But won’t it be confusing, you ask? Gamers were quick to point out that clueless parents will be looking through stores for 2DS games, and have problems consoling the fact that the 2DS can play DS games and 3DS games, but there are no 2DS games. It’s a hilarious situation to be sure, but one that is quite unrealistic. I’m not saying it won’t or can’t happen, but it isn’t hard to grasp the concept that a machine “can play all the games in the following sections.” Dumb parents not understanding technology is something that the internet loves to make fun of, but most people have enough sense to understand such a basic concept. Is the marketing clear? No, not at all. Will people be able to deal with it? Yes.

“I thought this was supposed to play Nintendo games, but where do I put the cartridge?”

The other major complaint is the lack of 3D. While many gamers play almost exclusively without moving the 3D slider up even a little bit, there is a dedicated group that is adamant that no 3D means that some games, particularly Super Mario 3D Land will be completely unplayable for 2DS users. This is a completely ridiculous claim. Super Mario 3D Land is the only game I’ve seen that uses the 3D in such a way that you need the 3D slider turned up to win. However, these are only for a handful of bonus stages inside levels, which are by no means necessary in order to beat the game. Every other game on the system doesn’t require 3D in order to pass anything. In fact, many gamers care so little for the 3D that I doubt total removal of the feature would bother too many.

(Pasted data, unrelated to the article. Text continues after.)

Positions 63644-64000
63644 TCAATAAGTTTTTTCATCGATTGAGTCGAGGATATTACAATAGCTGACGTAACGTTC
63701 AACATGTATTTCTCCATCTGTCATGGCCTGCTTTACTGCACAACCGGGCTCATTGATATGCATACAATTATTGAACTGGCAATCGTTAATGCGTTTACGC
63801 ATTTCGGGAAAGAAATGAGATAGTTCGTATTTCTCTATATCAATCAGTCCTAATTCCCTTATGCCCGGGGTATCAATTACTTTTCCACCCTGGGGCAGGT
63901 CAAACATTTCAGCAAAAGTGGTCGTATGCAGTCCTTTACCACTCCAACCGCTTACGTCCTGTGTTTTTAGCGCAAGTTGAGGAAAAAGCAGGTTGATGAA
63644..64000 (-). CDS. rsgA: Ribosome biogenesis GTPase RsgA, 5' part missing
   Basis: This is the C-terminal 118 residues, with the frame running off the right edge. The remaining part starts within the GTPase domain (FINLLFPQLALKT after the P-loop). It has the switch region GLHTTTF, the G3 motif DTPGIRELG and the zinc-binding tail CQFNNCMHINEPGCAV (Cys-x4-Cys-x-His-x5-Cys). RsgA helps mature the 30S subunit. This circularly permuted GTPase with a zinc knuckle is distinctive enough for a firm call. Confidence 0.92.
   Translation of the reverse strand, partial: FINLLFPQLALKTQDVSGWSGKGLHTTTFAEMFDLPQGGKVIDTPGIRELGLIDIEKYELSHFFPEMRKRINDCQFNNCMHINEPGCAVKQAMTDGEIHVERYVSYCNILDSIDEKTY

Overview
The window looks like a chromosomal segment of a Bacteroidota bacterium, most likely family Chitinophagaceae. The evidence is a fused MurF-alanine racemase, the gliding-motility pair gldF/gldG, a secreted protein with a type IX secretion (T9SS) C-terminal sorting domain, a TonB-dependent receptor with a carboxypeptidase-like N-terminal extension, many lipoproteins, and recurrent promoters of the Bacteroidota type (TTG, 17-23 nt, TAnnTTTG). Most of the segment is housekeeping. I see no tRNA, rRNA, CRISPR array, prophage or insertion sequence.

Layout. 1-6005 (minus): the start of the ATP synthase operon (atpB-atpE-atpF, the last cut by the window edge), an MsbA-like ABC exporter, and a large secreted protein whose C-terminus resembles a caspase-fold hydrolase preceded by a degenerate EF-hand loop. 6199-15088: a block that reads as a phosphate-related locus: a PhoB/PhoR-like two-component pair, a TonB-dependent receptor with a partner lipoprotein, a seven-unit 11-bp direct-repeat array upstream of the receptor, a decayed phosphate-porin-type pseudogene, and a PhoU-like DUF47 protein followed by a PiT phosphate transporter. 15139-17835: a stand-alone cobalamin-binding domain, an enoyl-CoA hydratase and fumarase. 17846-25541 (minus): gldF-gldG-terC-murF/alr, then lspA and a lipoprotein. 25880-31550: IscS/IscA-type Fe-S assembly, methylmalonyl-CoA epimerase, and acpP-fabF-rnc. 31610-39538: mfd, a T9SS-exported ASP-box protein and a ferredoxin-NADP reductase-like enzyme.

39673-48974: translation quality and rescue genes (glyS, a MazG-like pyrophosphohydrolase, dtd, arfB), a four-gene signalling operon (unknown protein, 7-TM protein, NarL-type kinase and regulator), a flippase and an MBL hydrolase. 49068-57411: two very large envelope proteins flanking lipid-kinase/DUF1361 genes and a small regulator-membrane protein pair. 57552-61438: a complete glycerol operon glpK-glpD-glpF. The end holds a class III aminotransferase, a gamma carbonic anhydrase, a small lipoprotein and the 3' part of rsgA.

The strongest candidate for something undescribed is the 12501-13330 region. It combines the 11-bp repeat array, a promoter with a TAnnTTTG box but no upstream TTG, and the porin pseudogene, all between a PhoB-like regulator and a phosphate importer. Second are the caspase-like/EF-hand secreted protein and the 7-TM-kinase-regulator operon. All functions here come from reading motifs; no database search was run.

Not only can children play this game on the 2DS, but I also thoroughly recommend it.

Finally, Nintendo may be idiots when it comes to marketing and strategizing around their console, but they know handhelds really well. They were the ones who secured Monster Hunter on the day the Vita launched after all. In a similar display of cunning, they are launching the 2DS with Pokemon X and Y. If you’ve been living under a rock, Pokemon is a massive worldwide phenomenon which simply won’t stop, and every game is enough to sell millions of systems. It is also incredibly kid friendly, and Nintendo will be packing a cheaper, kid friendly machine with these games. It’s a brilliant idea, which should result in a ton of sales right of the bat.

He’s not throwing a pokeball. No, he’s pointing at victory.

The fact of the matter is I don’t want a 2DS, nor should I. It isn’t for me. It isn’t for gamers, and it isn’t supposed to be some new redesign that will replace all of the others. What it is is a system that can be sold to a much younger clientele, and at that job, it succeeds. It doesn’t even need to sell exceptionally, as it’s just one more part of the 3DS’ global dominance of the handheld market. As such, I see no reason for flaming wars, or massive protests across the internet. That would be like complaining over the large, toddler-sized Lego blocks because they weren’t as awesome as the spaceships or castles. Gamers aren’t the target audience here, and, as much as that hurts, that’s not a bad thing.

– Mistranslations for the Modern Gamer